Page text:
Product Design, Form Giving, Education • How can a set of objects teach young designers about the semantics behind an object's form?
The Purpose of the Library
This kit of forms is designed to serve as a catalyst for queries, discussion, craft, and creation.
The library is a curated collection of reference material: it is meant to be experienced, felt, and organized to learn more about the forms' nature and semantic meaning. The goal is to promote explorative play in the product design realm; the potent emotional response to and meaning of form are concepts integral to good industrial design, and through tinkering, these objects help budding designers reveal these subtleties.
As the world becomes more digital, room for formal education in the design curriculum has been harder to find. Design's role in practice has expanded, leaving less room for deep exploration into semantic associations. This kit exposes design students to the value of formal subtlety. It was a pleasure to work on this project with Benal Johnson and Jake Scherlis.
How it Works
Three transformations, cut, pinch, and sweep, are altered in typological ways to demonstrate the broad capability of form. Each transformation set includes three points of amplitude, three points of softness, two points of position, and an inverse to the original transformation.
Accompanying these three sets of nine is a supplementary set of eight combination blocks, demonstrating the forms produced when the three original tranformations are stacked. This set includes a control block, three duplicate amplitude 2 blocks, three blocks each demonstrating combinations of two transformations, and finally a block demonstrating all three.
We began our process with extensive research into stakeholder positions and opinions. Through interviews with recruiters, business owners, faculty, administration, students, and graduates, we fleshed out the feelings of each party and how their incentives create a system of give and take.
We ultimately restricted our primary stakeholders group to parties with direct influence on the classroom setting: students, administration, and industry.
Ultimately, we concluded that the changing role of design in industry has incentivized universities to expose students to these new applications of the practice. Schools, motivated to improve student job prospects and career success, are at a crossroads: with only four years of time with students. How do these programs showcase a broader, growing practice? are pieces of the curriculum replaced? reduced?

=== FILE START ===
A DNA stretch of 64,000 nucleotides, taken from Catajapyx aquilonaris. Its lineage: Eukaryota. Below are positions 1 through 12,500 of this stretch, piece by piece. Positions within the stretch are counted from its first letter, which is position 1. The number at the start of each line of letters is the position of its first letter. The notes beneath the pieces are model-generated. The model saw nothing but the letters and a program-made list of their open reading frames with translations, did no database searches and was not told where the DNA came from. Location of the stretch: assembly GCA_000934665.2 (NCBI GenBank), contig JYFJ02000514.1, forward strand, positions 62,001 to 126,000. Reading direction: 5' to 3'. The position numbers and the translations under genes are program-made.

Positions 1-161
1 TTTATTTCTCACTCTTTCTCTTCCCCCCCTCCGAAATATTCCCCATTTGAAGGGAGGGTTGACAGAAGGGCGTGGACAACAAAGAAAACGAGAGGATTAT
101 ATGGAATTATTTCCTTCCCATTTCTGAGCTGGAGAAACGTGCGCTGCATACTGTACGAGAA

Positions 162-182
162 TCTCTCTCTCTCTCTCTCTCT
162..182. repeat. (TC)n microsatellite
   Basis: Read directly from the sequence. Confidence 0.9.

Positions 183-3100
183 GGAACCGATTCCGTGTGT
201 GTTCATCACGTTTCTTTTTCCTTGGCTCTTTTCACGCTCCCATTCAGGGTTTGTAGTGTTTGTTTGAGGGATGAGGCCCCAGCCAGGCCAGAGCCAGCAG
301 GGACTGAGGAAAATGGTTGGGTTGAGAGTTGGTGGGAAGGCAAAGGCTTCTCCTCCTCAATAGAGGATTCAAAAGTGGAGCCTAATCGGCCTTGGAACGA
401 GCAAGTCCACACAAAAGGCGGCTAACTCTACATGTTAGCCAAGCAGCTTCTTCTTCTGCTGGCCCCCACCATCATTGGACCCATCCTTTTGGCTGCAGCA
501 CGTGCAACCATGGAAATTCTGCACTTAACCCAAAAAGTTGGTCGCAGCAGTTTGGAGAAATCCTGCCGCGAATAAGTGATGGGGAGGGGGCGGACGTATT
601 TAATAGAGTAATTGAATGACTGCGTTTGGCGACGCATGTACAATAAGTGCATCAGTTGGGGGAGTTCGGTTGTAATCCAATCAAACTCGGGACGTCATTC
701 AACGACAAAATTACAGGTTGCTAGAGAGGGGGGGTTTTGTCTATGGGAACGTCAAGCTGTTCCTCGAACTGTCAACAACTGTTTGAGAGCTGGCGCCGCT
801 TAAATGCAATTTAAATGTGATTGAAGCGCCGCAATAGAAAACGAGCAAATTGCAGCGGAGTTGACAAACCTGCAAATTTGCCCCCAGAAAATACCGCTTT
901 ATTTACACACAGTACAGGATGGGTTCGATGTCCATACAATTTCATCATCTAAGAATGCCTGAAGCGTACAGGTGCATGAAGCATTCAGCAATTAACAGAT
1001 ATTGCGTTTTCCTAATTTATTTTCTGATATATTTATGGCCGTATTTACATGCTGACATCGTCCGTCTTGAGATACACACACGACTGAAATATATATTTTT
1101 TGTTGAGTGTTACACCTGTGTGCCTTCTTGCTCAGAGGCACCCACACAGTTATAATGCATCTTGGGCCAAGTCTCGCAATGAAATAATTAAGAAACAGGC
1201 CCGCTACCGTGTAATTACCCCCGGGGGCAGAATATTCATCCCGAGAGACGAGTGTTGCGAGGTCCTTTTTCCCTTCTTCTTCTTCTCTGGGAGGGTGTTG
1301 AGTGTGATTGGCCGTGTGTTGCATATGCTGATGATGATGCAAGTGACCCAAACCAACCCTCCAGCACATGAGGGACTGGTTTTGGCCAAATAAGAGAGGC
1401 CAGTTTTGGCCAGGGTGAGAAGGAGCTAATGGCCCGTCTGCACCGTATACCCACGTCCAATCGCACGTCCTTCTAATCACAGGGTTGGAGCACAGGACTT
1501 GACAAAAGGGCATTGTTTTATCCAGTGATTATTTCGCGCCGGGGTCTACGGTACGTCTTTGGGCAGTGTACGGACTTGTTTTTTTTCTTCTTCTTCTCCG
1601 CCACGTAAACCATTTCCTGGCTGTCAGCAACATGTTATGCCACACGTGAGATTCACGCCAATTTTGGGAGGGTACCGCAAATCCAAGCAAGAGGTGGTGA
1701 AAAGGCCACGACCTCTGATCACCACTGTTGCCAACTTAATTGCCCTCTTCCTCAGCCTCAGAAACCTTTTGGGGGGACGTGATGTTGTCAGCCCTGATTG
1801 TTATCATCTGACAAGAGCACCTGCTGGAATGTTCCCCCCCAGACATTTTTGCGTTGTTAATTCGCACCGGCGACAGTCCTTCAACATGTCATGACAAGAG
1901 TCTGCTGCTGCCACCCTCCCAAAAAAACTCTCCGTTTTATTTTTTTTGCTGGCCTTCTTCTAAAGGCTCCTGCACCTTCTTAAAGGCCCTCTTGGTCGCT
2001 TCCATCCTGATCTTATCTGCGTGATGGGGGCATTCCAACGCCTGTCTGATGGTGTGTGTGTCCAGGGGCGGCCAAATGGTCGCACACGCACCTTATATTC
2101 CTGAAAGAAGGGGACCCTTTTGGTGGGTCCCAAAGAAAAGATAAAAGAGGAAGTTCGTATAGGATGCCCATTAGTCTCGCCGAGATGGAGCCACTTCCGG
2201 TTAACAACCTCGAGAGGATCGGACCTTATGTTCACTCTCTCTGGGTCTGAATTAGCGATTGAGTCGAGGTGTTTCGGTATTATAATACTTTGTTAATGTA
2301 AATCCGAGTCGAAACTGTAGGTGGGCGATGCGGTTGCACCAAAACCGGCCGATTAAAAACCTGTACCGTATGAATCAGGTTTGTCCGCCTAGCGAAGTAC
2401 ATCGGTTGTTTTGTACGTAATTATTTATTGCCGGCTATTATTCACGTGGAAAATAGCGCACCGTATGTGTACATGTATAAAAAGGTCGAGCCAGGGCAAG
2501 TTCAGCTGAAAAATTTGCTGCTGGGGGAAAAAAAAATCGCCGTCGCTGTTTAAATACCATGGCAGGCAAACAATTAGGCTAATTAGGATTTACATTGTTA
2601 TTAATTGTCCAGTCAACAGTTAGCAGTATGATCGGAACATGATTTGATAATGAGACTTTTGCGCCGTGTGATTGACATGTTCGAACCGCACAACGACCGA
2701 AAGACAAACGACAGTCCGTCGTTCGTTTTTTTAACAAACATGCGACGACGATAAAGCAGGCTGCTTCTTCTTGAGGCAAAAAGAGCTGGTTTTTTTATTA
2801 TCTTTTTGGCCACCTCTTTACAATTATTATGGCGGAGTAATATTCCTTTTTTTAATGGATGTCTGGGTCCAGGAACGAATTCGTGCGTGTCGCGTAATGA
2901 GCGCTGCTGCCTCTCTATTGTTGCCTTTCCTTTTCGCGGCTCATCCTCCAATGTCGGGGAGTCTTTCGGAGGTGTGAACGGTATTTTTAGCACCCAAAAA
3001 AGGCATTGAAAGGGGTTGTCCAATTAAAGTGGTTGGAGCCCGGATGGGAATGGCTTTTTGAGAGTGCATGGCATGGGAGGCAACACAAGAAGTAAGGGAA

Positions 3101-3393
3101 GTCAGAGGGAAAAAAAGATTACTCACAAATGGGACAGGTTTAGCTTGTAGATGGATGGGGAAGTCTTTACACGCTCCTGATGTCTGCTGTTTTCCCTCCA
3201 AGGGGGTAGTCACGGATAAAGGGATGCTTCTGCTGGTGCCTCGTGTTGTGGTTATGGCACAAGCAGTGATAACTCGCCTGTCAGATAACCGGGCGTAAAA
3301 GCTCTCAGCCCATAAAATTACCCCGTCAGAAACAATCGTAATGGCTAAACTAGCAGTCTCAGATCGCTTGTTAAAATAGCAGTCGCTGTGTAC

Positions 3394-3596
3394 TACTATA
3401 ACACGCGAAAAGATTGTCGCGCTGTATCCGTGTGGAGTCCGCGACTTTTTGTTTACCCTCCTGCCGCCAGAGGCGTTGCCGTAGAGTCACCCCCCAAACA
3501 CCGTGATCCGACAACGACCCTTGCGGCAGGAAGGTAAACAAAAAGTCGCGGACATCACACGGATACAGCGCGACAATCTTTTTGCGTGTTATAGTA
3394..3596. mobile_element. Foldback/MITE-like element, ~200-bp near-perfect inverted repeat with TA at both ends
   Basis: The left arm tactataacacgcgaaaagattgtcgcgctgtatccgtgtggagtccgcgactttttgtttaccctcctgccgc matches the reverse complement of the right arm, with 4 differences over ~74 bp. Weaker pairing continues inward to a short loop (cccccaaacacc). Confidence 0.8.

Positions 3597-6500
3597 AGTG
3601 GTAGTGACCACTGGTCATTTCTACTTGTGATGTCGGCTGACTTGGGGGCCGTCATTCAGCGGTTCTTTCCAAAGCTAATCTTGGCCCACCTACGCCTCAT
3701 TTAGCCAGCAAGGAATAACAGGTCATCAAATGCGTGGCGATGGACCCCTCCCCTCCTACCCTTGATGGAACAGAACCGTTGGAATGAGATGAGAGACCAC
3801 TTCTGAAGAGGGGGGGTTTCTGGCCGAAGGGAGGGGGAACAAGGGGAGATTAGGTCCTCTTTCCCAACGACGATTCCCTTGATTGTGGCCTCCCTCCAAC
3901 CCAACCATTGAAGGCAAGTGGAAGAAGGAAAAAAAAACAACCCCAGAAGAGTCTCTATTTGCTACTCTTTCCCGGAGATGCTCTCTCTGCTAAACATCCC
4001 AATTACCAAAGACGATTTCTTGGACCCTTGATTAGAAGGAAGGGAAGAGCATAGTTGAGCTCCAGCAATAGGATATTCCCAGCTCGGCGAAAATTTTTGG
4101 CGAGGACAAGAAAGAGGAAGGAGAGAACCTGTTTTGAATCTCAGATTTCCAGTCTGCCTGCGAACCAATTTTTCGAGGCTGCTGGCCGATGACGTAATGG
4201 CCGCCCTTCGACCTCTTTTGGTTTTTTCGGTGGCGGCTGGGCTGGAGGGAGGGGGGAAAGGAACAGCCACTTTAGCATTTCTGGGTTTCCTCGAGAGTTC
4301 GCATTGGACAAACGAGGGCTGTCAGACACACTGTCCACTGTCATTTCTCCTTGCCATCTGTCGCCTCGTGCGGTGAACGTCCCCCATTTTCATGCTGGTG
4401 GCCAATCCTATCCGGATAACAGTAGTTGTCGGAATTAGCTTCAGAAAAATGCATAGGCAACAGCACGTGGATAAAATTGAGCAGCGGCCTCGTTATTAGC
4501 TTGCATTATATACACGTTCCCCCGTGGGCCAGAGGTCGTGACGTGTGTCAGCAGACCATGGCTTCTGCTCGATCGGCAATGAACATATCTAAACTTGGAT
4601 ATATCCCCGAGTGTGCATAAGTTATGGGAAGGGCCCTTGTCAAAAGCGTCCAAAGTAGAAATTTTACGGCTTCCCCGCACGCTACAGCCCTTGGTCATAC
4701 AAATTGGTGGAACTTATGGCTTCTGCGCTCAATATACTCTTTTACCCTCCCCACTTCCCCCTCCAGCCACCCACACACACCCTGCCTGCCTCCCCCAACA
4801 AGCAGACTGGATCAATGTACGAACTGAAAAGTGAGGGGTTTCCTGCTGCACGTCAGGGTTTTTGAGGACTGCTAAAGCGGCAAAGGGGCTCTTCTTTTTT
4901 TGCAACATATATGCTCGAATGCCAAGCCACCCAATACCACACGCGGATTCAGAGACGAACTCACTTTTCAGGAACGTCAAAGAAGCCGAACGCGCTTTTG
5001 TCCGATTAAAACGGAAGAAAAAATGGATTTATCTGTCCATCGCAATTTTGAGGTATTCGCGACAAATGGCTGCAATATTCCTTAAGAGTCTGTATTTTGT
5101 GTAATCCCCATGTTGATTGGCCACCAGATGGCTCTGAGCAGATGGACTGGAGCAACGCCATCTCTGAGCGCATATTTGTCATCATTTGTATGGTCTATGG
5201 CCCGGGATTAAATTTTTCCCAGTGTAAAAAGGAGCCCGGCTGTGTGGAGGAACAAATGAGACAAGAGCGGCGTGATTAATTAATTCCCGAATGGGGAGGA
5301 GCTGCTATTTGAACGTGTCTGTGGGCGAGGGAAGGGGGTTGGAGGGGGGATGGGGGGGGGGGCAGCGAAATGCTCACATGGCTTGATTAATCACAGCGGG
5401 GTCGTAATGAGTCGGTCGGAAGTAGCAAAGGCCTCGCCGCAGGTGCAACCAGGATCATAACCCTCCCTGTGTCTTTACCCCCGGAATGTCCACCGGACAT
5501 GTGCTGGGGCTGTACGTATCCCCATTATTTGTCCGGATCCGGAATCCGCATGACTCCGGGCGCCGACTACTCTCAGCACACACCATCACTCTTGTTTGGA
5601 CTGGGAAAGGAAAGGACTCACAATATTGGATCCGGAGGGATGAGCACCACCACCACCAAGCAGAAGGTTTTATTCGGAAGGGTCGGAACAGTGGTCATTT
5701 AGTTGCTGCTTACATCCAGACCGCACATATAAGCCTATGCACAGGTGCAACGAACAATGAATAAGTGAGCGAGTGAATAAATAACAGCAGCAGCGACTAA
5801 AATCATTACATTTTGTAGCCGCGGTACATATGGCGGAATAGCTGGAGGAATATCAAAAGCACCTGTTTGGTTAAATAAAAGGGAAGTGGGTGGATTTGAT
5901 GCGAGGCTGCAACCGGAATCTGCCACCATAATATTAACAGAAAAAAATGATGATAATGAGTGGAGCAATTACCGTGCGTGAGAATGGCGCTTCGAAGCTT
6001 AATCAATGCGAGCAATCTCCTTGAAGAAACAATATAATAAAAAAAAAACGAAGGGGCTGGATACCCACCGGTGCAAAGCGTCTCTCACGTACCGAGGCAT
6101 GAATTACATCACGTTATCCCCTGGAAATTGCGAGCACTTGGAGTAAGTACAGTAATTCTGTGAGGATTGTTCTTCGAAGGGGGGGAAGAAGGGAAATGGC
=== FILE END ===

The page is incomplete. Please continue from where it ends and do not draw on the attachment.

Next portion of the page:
As a group, we all believe that the more traditional design foundation has helped us digest and interpret newer industry territory and recognized the importance of this exposure to cutting-edge design. Instead of proposing a reduction of curriculum space for that aspect of the practice, we rather chose to create a tool that would increase students' exposure to the value of formal sensitivity and catalyze education in this part of the curriculum.
We began our process prototyping physical forms that elicited specific emotion. Beginning with simple opposites, peaceful and aggressive, we individually created examples and discussed our cumulative collection as a group. We also fabricated forms driven by fabrication method, material, and dynamic motion.
Before long, we realized we needed standardization of basic form dimension to facilitate more productive conversations surrounding the emotional response to each individual block. The forms became easier to compare and contrast, but still lacked an overarching framework.
At a mid-semester critique, we received ample feedback which helped frame the natural interest in the objects inside a larger problem space. It was at this point we organized the forms as groups of alterations to basic transformations of the control block. We also worked through the logistics of sharing information about the kit, creating visual materials to convey our intentions and reserving permanent space in the CMU SoD 3D Lab where the tool can be displayed.
Final forms were SLA printed, sanded, and primed. This makes them precise and easily replaceable by the School of Design when blocks are inevitably lost.
The form library is permanently installed in its location in the sophomore industrial design studio in the School of Design 3D Lab. Matt Zywica, professor during the first semester of product-specific design, has asked us if he could use our tool in his curriculum. Mark Baskinger, another professor, has asked his second semester juniors to study the project and use it as a resource in their work.